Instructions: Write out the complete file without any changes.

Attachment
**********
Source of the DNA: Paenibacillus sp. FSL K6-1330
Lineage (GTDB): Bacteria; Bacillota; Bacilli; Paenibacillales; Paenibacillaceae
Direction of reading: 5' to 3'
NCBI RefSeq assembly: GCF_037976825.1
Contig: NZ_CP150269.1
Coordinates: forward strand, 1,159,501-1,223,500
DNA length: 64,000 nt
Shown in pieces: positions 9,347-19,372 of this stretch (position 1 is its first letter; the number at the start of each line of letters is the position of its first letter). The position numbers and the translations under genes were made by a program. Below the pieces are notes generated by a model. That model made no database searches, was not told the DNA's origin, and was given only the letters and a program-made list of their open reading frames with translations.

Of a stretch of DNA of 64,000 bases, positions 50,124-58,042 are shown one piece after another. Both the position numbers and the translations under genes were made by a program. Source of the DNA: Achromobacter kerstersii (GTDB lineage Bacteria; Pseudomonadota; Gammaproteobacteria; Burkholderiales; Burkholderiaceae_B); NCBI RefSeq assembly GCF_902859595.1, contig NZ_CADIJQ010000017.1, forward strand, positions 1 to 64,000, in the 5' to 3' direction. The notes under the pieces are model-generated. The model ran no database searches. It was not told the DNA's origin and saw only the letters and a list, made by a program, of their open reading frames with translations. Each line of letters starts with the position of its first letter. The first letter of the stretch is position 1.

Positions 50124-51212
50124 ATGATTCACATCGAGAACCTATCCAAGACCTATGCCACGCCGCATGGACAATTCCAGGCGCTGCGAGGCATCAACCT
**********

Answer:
Source of the DNA: Paenibacillus sp. FSL K6-1330
Lineage (GTDB): Bacteria; Bacillota; Bacilli; Paenibacillales; Paenibacillaceae
Direction of reading: 5' to 3'
NCBI RefSeq assembly: GCF_037976825.1
Contig: NZ_CP150269.1
Coordinates: forward strand, 1,159,501-1,223,500
DNA length: 64,000 nt
Shown in pieces: positions 9,347-19,372 of this stretch (position 1 is its first letter; the number at the start of each line of letters is the position of its first letter). The position numbers and the translations under genes were made by a program. Below the pieces are notes generated by a model. That model made no database searches, was not told the DNA's origin, and was given only the letters and a program-made list of their open reading frames with translations.

Of a stretch of DNA of 64,000 bases, positions 50,124-58,042 are shown one piece after another. Both the position numbers and the translations under genes were made by a program. Source of the DNA: Achromobacter kerstersii (GTDB lineage Bacteria; Pseudomonadota; Gammaproteobacteria; Burkholderiales; Burkholderiaceae_B); NCBI RefSeq assembly GCF_902859595.1, contig NZ_CADIJQ010000017.1, forward strand, positions 1 to 64,000, in the 5' to 3' direction. The notes under the pieces are model-generated. The model ran no database searches. It was not told the DNA's origin and saw only the letters and a list, made by a program, of their open reading frames with translations. Each line of letters starts with the position of its first letter. The first letter of the stretch is position 1.

Positions 50124-51212
50124 ATGATTCACATCGAGAACCTATCCAAGACCTATGCCACGCCGCATGGACAATTCCAGGCGCTGCGAGGCATCAACCT